Side thread: Sndobj, Python, and RT-safe

Everything and anything, but nothing about the LinuxSampler project.
User avatar
Consul
Moderator
Posts: 189
Joined: Wed Jan 23, 2008 11:19 pm
Location: Port Huron, Michigan, USA
Contact:

Re: Side thread: Sndobj, Python, and RT-safe

Post by Consul » Sat Mar 01, 2008 7:21 pm

That's where I'll have to play around, because I have my own ideas for modulations, filters, and oscillators that SndObj may or may not be a help in implementing.

Here's the basic idea:

Each voice has four cubic Bezier-curve oscillators, which allow the user to draw a waveform using points and handles. To avoid aliasing, the handles are moved closer to the points they control to round the waveform as the pitch goes higher. The points themselves can also be modulated by the user (for PWM-like effects).

The output can then be routed in several ways to any or all of two (or four, haven't decided yet) filters, before heading out to a final amp. I was going to build the filters with integrated non-linear waveshapers in the feedback path to simulate the non-linear characteristics of different analog filters (this would require oversampling).

I also wanted to allow FM routing between the four oscillators, if the user wants. AM routing might be possible, too, and would also require oversampling. Also, various effects, like a ring modulator (which would, yet again, need to be oversampled) could be included.

I'm kind-of aiming for something not unlike Absynth, but with a few twists. I have an idea of how to handle the routing, by storing the current value of a particular stream in a variable which can be used as input for another function at the whim of the GUI, which is basically the Csound method.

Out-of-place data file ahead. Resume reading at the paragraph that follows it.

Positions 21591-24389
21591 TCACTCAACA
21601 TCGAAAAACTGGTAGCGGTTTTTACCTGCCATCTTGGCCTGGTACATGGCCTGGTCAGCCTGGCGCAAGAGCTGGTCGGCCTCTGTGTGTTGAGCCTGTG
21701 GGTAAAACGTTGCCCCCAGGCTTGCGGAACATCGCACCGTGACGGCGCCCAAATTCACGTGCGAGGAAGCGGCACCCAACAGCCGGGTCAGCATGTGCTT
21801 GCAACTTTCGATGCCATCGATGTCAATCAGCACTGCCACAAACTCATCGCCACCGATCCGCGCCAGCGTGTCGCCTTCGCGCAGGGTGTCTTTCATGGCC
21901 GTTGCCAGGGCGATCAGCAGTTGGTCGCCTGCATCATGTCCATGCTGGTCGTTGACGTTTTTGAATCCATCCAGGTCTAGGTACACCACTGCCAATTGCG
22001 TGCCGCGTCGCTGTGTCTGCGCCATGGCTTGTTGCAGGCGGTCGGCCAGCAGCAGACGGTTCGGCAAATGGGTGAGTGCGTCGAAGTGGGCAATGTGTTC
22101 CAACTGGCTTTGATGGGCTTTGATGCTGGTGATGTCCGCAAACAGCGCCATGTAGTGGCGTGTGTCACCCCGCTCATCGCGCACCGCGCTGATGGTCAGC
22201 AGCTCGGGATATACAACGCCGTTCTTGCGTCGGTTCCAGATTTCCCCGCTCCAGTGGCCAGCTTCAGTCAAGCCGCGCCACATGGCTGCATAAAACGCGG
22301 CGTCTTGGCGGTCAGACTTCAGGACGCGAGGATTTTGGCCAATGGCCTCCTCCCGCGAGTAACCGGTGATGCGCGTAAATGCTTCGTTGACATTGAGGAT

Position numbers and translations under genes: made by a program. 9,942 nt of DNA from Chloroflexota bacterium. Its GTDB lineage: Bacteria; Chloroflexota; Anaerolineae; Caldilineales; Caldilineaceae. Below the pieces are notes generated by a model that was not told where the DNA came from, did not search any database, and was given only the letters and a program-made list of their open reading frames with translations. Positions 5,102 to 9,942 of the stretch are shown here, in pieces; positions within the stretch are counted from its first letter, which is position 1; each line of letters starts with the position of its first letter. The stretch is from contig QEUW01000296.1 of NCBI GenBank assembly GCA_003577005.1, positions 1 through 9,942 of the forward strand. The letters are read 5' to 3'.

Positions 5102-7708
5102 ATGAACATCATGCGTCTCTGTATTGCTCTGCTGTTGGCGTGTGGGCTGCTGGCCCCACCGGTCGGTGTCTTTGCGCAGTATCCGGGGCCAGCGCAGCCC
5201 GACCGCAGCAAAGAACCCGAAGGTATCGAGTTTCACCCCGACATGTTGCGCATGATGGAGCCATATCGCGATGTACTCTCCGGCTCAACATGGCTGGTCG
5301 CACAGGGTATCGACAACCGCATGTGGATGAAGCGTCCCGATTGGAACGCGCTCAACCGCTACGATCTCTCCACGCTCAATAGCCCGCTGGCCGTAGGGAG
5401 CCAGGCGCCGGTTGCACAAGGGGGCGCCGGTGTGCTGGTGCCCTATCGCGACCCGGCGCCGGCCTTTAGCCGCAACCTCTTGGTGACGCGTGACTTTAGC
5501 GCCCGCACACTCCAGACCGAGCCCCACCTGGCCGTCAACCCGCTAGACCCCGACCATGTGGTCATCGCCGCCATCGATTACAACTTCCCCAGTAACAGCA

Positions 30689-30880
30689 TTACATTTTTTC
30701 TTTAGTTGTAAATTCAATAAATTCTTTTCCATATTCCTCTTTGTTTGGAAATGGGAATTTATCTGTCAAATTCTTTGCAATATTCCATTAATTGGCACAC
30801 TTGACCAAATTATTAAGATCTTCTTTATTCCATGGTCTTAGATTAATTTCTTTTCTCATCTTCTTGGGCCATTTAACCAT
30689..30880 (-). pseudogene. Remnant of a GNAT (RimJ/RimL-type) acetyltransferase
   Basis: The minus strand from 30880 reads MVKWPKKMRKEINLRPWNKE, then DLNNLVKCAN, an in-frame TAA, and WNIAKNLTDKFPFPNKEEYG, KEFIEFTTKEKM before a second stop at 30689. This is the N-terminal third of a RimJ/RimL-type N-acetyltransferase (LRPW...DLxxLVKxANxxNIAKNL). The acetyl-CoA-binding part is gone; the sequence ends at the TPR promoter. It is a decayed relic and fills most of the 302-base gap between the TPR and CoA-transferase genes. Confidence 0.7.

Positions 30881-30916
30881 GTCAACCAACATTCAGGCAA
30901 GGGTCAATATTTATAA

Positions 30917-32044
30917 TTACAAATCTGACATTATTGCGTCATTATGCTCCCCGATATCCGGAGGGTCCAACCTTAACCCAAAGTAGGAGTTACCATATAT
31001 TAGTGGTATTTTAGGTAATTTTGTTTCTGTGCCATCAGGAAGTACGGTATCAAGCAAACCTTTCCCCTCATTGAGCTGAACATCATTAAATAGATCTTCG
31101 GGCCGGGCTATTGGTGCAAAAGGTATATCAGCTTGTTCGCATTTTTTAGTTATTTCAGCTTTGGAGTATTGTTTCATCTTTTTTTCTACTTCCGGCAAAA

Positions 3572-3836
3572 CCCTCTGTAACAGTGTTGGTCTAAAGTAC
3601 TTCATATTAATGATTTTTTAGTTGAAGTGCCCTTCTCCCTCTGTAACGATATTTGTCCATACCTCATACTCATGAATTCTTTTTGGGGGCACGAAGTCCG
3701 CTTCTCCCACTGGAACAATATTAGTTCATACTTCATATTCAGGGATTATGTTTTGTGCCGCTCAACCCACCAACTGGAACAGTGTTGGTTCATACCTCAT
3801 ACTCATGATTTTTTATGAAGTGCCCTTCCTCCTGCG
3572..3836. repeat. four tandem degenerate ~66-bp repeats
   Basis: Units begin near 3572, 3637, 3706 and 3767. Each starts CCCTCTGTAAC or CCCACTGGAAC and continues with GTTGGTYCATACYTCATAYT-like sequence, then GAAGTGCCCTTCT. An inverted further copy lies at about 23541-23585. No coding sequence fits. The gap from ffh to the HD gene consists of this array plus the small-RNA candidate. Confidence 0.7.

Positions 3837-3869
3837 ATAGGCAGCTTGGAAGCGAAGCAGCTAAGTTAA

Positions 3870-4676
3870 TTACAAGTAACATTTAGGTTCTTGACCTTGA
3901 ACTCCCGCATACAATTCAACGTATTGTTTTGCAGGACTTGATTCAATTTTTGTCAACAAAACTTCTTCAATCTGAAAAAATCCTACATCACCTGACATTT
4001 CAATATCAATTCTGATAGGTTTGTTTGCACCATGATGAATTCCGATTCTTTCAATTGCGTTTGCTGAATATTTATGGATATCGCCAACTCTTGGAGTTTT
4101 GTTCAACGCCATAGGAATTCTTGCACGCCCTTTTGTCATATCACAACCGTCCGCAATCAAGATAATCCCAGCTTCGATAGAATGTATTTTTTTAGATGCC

Anyway, that's my vision, as stated in text the best I can for now.
Darren Landrum

User avatar
dahnielson
Moderator
Posts: 632
Joined: Wed Jan 23, 2008 11:25 pm
Location: Linköping / Tranås, Sweden
Contact:

Re: Side thread: Sndobj, Python, and RT-safe

Post by dahnielson » Sat Mar 01, 2008 7:28 pm

Well, you should look into how the SndObj classes are implemented and maybe write your own bezier-oscillator as an experiment if it can't be constructed out of the objects already provided by the library. All message passing and routing of signals between objects are already solved by SndObj.
Anders Dahnielson

Ardour2, Qtractor, Linuxsampler, M-AUDIO Delta 1010, Axiom 61, Korg D12, AKAI S2000, E-MU Proteus 2k, Roland R-5, Roland HP 1300e, Zoom RFX-1000, 4GB RAM x86_64 Intel Pentium Dual 1.80GHz Gentoo Linux

User avatar
Consul
Moderator
Posts: 189
Joined: Wed Jan 23, 2008 11:19 pm
Location: Port Huron, Michigan, USA
Contact:

Re: Side thread: Sndobj, Python, and RT-safe

Post by Consul » Sat Mar 01, 2008 9:30 pm

That's just what I was thinking, actually. I'm going through the SndObj docs now. It looks like a very thought-out system, with all sorts of usable stuff. It'll probably even make the multirate stuff easier.

This post really had no other purpose than testing my new avatar. :D
Darren Landrum

User avatar
Consul
Moderator
Posts: 189